alpine-french-schoolI had genuinely expected to either lose concentration or my brain to just shut up shop at the prospect of spending 3 hours in a foreign language. But not a bit of it. The lesson simply flew by and there’s something wholeheartedly satisfying about stumbling around the French language with other students, and being understood. By the end of my first class, forgotten French I must’ve once known had (if not flooded) trickled back and I’d learnt a huge amount about verb tenses and grammar. Better still I’d dusted off my rusty conversation skills and given them a good polish and I went on to do an hour’s French conversation class before I talked to myself in French all the way back to my apartment.

Filled with rekindled enthusiasm and confidence for this lovely language, after just one class I felt so confident and inspired, I’d set my sights on writing up my memories of France in French. My French had improved dramatically in the space of an afternoon although when I pick up my pen to start writing, I think it may be time to say to myself, “ne pas vendre le peau de l’ours avant de l’avoir tué”!

You can find out more about the Alpine French School and their french classes and courses at www.alpinefrenchschool.com 

More on Morzine
An Idiot’s Guide to Skiing in the French Alps

Related Articles

French Immersion course in Provence

If you really want to improve your French, then a total immersion course in France is the very best way to do it. It’s also a lot of fun when you join Goût et Voyage, the taste and travel company, on their fabulous week long cultural and gastronomic full French immersion course in the heart […]

Continue Reading

Best French Immersion courses in France

If you want to learn French, to speak it like a local and understand it fully, the best way to study is undoubtedly by immersion. It’s also great fun and when you’re able to fully immerse yourself in the culture and essence of France at the same time – it really does help make learning […]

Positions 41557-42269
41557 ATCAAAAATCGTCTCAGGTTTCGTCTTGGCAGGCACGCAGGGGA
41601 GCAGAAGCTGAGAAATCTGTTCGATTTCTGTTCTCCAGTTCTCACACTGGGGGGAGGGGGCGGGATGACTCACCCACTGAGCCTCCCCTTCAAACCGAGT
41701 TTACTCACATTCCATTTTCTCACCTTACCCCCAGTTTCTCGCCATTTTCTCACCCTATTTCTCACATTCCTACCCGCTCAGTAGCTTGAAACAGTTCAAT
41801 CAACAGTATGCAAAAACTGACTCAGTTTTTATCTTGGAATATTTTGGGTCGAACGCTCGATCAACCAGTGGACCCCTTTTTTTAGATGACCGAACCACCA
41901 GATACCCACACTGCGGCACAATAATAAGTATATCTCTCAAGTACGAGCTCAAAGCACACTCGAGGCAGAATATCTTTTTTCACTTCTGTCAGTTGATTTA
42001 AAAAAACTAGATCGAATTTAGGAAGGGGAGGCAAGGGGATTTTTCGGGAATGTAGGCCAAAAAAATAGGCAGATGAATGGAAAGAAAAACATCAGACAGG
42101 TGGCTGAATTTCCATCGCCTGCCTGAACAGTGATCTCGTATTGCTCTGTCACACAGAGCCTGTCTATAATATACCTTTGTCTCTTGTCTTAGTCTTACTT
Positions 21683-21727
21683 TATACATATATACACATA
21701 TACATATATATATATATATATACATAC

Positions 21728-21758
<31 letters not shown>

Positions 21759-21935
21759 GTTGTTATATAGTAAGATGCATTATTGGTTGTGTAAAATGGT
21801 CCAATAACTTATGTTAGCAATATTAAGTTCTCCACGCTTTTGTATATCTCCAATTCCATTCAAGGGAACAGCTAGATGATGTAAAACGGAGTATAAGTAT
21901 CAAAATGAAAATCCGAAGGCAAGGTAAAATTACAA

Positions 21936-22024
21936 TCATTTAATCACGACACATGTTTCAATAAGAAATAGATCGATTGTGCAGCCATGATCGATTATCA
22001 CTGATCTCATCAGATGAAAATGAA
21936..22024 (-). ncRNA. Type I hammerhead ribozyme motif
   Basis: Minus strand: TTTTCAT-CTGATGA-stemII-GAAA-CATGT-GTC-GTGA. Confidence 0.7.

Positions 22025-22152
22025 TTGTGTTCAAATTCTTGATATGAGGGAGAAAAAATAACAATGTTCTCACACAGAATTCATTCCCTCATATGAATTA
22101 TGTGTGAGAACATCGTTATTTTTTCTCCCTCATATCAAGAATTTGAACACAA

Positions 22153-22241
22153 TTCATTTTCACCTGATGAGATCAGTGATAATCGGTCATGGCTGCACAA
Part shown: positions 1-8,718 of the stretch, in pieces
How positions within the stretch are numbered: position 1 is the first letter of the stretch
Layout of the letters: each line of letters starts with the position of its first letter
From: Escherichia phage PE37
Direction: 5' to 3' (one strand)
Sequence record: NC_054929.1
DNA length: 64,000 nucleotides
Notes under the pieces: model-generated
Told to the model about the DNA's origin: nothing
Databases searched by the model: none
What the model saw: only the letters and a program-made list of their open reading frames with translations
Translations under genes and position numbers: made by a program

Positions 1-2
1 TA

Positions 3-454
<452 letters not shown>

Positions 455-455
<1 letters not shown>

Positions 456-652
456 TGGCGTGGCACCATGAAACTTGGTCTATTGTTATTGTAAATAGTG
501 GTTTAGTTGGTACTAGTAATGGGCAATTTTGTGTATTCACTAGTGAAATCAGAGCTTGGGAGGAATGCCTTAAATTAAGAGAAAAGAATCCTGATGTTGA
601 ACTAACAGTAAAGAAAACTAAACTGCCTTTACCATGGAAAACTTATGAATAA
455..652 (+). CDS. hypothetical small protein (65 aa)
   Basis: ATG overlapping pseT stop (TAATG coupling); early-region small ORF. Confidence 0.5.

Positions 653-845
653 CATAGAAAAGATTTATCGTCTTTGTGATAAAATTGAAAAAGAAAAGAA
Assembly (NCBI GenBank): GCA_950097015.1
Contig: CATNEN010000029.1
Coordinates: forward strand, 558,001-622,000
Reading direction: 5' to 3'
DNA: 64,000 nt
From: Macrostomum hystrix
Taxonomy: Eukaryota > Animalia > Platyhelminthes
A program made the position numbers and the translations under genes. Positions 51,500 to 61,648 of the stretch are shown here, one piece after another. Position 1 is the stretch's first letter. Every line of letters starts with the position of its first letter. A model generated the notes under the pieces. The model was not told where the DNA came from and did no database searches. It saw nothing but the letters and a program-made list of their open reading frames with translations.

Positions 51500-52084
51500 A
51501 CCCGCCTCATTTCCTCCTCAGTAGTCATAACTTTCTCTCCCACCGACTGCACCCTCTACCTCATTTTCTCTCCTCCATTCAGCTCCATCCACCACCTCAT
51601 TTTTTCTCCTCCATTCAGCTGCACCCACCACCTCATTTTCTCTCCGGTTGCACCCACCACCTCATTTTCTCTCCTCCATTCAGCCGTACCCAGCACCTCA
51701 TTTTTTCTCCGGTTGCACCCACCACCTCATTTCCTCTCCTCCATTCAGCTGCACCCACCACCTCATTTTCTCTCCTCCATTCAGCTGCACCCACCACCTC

Continue Reading

How to pronounce French words the French Way

When it comes to speaking French as a foreigner, it can be very difficult to get those tricky pronunciations right. Many of us don’t have the time to go to lessons or we struggle to understand just how to make our mouths form the sounds in the first place. However French teacher Geri Metz’s online […]

Continue Reading

Fantastic French Immersion Courses in Provence

What could be more special and memorable than learning French on a truly exceptional  immersion course where you stay in lovely Provence. Aix en Provence, Isle sur la Sorgue and Fontaine de Vaucluse – the names trip off your tongue to conjure up images of the most beautiful of Provence’s towns. Now you have the […]

Continue Reading

A taste of Morzine Haute-Savoie, France

As you intrepid skiers head off to the mountains for your last fling of the season, or you early bird hikers strap on your boots for some alpine air, try if you can to visit Morzine, about an hour east of Geneva and a little further north of Chamonix. There’s lots of reasons to visit […]

Continue Reading


If you enjoyed this article, subscribe now to receive more just like it.

Subscribe via RSS Feed

Comments are closed.